Masahiko Mori, president of Mori Seiki Co. Ltd., the Nara, Japan-based machine tools manufacturer and recognized technology leader, says manufacturing executives must focus less on adapting old products and more on reinventing the manufacturing process. Here's how.IW: You've talked about "intellectualizing manufacturing," "raising manufacturing to a science," and "becoming a knowledge manufacturer." How, specifically, are you doing this at Mori Seiki?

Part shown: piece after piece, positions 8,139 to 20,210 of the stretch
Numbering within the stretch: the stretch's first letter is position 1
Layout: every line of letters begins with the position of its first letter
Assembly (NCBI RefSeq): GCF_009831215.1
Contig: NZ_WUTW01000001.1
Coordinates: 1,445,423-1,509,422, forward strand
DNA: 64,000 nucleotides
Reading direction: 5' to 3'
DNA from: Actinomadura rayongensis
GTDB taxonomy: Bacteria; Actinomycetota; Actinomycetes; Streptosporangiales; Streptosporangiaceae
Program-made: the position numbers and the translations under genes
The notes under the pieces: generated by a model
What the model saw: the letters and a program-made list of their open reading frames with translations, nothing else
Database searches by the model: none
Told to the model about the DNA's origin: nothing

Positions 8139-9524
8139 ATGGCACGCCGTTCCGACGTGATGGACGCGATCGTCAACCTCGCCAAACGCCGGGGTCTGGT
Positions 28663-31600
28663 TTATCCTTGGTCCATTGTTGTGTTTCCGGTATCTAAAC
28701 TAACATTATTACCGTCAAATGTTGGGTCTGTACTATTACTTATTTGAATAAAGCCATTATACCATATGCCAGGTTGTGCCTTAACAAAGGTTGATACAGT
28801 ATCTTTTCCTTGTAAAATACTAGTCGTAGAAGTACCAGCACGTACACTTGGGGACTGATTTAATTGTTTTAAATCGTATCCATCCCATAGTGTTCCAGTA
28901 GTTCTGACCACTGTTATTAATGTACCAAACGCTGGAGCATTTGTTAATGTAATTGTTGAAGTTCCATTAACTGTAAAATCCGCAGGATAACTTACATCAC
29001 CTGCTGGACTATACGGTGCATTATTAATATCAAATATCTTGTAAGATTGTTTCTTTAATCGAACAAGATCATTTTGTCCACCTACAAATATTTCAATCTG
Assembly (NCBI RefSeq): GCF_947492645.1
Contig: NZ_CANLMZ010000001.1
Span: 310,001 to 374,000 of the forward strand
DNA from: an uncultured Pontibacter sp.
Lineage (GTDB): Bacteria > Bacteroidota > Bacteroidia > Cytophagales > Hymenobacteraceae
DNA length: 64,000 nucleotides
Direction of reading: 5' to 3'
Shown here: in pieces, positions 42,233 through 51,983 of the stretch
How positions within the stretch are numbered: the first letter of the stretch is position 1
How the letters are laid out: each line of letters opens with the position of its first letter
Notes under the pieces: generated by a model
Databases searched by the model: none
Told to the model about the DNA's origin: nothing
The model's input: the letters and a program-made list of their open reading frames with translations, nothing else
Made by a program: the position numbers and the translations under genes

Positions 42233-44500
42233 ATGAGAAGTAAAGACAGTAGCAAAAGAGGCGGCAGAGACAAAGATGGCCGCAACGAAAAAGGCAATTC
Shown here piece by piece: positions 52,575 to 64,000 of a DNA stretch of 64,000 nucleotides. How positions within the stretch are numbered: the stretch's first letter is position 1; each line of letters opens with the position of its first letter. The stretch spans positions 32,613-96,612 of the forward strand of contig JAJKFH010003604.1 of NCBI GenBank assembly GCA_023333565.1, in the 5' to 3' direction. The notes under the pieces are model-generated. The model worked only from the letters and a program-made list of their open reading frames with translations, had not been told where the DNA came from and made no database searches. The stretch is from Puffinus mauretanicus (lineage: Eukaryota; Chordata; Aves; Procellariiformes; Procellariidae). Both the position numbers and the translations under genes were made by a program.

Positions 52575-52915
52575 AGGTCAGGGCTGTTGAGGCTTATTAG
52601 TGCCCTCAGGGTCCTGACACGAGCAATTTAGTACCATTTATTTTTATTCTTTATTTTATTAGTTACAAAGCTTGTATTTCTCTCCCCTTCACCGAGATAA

Mori: There is a tendency in our industry to achieve incremental improvement through adaptation of what already exists. Too often, past successes act as blinders, obscuring potential for growth through innovation. At Mori Seiki, we work very hard to avoid this. The current rate of technological change allows for constant improvement, which can be approached in two ways. The more common method involves building on current technology to improve an existing product platform. The second approach involves stepping back and challenging existing technology to determine the best possible means of accomplishing a goal, without the imposed limitation of current methodology. The latter method sparks true growth and innovation, and for Mori Seiki, involves an unmatched scientific approach that combines world-class engineering talent with the latest hardware and software. For us, this represents the difference between improvement versus innovation. To achieve true innovation, we have focused on research and development. Our efforts have resulted in a highly prolific design team comprised of 450 of the industry's brightest engineering minds. IW: Why do you feel the need to urge other manufacturers to pursue these goals? Mori: Manufacturing is the foundation of today's economy, and a strong economy works to the benefit of all those participating in it. By working more consistently toward improvement, manufacturing can strengthen the health of the economy and minimize the effects of downturns caused by other factors -- this is true for builders and manufacturing companies alike. Current technology offers unprecedented potential for increased efficiency and quality. As the future brings more and more advancements, the benefits of 'intellectualizing manufacturing' now will become even greater -- not the least of which is the ability to stay competitive. For this reason, it is imperative to the future health of the economy that the workforce match advancements in technology through training and continuing education. A skilled, knowledgeable workforce is the foundation for a strong, competitive economy. IW: I understand that during the recent downturn you went out of your way to protect the wages and jobs of Mori Seiki engineers, who obviously play a large role in R&D. What other strategies help you pursue these goals? Mori: The knowledge base shared among our team of engineers represents one of the most vital assets of our company. We go to great lengths to maintain competitive salaries for our employees, even in conditions where other companies have frozen or decreased wages. When market conditions necessitate cutting costs, we look to areas other than our investment in people and have found long-term success in doing so. For example, by minimizing waste and emphasizing quality not just in our final products, but within our processes as well, we achieve efficiency and maintain cost control and even reduction. We also exhaust our technological resources throughout the design stages to ensure that very little, if any, adjustment is required when we begin physically building a machine. Finally, we have reduced costs through more traditional channels. Specifically, our purchasing department has achieved established goals for lowering materials expenses without sacrificing quality. Together with a focus on sales, these strategies have enabled us to remain financially sound, and avoid sacrificing growth and innovation for survival.